SOS Children’s Villages supports individual children, young people and families so that they can thrive (photo: SOS Children’s Villages in Lesotho).

Maseru is the capital city of Lesotho and is located in the northeast of the country, close to the border with South Africa. It has grown rapidly over recent years: around 330, 000 people live in the city today. However, rapid urbanization has resulted in unplanned settlements with limited access to sanitation facilities and safe drinking water. Families coming to Maseru in search of work often remain unemployed and live in poverty. Rising food and fuel prices and disrupted trade of goods and services as a result of Russia’s war in Ukraine have taken a toll on the economy. Like in other parts of Lesotho, HIV/AIDS also continues to pose a major challenge in Maseru.

Since 1998, SOS Children’s Villages has been supporting children, young people and families and advocating for their rights in Maseru.

1 in 3
Families live in poverty in Maseru

Poor living conditions

In recent years, vast numbers of people have migrated to the city of Maseru in search for work. However, many remain unemployed. Furthermore, rapid urbanization has put increased pressure on basic services and facilities in the city. Many people end up living in unplanned settlements with poor housing and limited access to sanitation and clean drinking water. It is estimated that around 1 in 3 families living in Maseru is poor. Parents struggle to provide their children with enough nutritious food – many are forced to leave school at an early age.

Of people in Maseru are living with HIV

Health risks

Similar to other areas of the country, many people living in the densely populated city of Maseru live with HIV. In fact, at an estimated infection rate of 40%, the proportion of people living with the virus is much higher than the national average for Lesotho. In addition, poor living conditions and lack of clean water supply in some parts of the city increase the risk of other infectious diseases. Tuberculosis is also widespread, and around 40% of people receiving treatment for HIV also have tuberculosis.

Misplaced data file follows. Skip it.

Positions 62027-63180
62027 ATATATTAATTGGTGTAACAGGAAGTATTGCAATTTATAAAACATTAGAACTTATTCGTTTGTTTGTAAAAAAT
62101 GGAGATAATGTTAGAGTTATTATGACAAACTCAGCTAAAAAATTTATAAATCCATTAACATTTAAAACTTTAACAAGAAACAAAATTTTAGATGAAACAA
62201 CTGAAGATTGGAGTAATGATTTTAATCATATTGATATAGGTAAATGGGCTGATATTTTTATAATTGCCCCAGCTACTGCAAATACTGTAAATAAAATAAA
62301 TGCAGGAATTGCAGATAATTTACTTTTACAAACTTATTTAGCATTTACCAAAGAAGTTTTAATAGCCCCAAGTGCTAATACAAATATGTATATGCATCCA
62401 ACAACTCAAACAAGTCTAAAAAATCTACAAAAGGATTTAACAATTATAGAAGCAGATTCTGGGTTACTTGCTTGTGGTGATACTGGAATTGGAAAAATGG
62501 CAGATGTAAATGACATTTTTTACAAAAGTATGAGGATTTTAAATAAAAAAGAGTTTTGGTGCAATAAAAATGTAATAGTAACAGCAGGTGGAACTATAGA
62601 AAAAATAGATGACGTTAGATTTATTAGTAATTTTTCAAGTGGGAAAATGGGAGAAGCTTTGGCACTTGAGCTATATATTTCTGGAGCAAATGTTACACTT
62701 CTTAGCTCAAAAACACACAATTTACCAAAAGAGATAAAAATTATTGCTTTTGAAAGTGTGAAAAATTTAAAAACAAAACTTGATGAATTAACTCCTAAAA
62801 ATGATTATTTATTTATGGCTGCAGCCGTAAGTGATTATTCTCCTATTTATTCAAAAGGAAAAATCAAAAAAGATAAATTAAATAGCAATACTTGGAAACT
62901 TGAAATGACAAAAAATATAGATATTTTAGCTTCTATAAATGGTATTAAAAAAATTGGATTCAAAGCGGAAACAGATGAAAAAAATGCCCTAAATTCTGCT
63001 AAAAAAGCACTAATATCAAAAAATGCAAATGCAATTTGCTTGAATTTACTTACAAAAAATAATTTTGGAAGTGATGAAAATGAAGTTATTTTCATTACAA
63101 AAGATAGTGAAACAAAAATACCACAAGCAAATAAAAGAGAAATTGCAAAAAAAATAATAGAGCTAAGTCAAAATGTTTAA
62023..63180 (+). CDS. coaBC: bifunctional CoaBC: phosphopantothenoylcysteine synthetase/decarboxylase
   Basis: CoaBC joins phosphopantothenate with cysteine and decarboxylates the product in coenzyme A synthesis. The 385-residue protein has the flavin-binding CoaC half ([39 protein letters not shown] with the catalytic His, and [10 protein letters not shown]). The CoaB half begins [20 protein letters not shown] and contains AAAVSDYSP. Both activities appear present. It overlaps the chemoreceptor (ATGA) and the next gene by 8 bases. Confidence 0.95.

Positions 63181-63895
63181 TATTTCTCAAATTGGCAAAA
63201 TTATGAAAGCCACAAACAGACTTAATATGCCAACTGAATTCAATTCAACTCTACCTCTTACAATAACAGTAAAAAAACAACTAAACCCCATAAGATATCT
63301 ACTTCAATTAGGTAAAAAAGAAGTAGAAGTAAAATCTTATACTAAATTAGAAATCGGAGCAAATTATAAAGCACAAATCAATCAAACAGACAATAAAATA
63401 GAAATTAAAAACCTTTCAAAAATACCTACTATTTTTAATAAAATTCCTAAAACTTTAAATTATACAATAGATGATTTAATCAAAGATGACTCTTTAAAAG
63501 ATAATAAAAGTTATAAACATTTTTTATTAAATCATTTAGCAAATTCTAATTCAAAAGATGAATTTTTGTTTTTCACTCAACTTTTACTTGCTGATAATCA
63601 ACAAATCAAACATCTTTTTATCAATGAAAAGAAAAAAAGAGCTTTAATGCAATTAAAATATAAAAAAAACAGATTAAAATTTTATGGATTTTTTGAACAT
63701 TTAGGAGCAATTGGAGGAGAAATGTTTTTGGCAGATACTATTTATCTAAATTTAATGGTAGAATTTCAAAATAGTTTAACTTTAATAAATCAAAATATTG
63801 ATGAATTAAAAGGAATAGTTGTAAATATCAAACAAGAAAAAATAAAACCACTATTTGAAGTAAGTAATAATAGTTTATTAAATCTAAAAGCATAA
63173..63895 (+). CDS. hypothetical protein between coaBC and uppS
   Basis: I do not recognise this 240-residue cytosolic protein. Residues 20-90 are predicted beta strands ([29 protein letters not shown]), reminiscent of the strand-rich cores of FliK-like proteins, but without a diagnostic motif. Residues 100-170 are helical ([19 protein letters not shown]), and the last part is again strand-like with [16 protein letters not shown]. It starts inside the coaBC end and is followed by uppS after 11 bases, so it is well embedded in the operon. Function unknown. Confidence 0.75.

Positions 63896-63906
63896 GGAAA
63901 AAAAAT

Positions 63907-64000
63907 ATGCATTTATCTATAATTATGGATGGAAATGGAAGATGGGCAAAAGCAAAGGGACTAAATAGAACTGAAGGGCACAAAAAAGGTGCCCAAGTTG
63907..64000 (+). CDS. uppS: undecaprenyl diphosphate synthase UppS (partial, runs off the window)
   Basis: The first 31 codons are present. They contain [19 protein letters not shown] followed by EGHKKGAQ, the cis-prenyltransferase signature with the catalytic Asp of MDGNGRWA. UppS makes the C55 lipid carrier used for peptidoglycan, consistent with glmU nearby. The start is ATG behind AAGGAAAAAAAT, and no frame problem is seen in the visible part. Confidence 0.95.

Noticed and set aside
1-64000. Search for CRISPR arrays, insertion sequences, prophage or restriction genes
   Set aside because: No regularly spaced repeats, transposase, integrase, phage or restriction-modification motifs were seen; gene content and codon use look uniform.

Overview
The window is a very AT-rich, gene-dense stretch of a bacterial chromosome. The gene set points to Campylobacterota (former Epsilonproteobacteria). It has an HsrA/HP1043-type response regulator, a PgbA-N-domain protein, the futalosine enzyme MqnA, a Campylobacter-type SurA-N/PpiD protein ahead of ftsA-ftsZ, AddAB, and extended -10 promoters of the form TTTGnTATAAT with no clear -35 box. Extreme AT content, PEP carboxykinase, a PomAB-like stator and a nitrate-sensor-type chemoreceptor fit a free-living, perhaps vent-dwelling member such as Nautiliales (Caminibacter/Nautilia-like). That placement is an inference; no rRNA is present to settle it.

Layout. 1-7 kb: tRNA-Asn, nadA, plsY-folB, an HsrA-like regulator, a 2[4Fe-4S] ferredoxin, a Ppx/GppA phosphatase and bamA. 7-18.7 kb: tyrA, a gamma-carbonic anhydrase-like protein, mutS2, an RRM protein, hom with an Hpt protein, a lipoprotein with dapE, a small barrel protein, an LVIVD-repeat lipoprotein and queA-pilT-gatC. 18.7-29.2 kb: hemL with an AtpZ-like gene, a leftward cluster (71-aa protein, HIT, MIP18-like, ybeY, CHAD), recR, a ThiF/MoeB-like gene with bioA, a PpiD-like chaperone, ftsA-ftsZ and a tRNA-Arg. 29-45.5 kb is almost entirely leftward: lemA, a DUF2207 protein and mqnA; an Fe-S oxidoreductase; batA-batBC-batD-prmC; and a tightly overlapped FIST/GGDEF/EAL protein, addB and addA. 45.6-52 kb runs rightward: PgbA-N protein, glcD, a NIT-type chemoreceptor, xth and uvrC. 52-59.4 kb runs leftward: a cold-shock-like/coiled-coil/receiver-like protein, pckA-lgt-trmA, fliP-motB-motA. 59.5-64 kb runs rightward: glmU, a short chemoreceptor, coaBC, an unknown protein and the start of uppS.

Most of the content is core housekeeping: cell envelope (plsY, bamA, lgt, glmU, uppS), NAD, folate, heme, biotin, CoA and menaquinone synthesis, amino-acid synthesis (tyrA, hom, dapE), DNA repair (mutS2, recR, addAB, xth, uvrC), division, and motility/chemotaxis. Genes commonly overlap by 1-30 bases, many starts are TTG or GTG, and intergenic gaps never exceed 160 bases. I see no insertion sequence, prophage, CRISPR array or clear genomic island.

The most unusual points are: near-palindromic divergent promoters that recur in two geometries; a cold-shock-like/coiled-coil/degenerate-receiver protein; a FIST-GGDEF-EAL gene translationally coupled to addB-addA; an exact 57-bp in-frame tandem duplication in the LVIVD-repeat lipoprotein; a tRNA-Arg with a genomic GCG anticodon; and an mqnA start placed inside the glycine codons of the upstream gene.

Your support makes a difference for children in Maseru

SOS Children’s Villages works with local partners and communities to offer a wide range of support that is adapted to the local context. We always work in the best interest of the children, young people and families.
Children and young people
Learn at our kindergarten and school
Children and young people
Grow up in our care
Young people
Are supported on their way to independence
Brothers enjoying some time outdoors while helping each other with schoolwork. We work hard to make sure that children stay at school for as long as possible (photo: SOS Children’s Villages in Lesotho).

How your support helps in Maseru

Providing quality education
SOS Children’s Villages ensures that children and young people have access to high-quality education. We help them learn and develop in a safe and supportive environment. We train teachers on children’s rights and child-centered learning, so that each child can get the most out of their education. Young children spend time playing and learning at kindergarten. This prepares them for primary school.
Caring for children who cannot live with their families
Some children cannot stay with their families, even with additional support. When this happens, they can find a new home in SOS Children’s Villages. Here the children can build safe and lasting relationships. All the children in our care have access to education and healthcare. Wherever possible, we work closely with the children’s family of origin. If children can return to live with their families, we help them adapt to this change.
Supporting young people to become independent
To help young people become confident and independent, our local team works closely with each young person to develop a plan for their future. We support young people and also help them prepare for the labour market and increase their employment prospects. For example, young people can attend workshops and trainings run by SOS Children’s Villages. They also improve their skills through taking part in different projects with local mentors and businesses.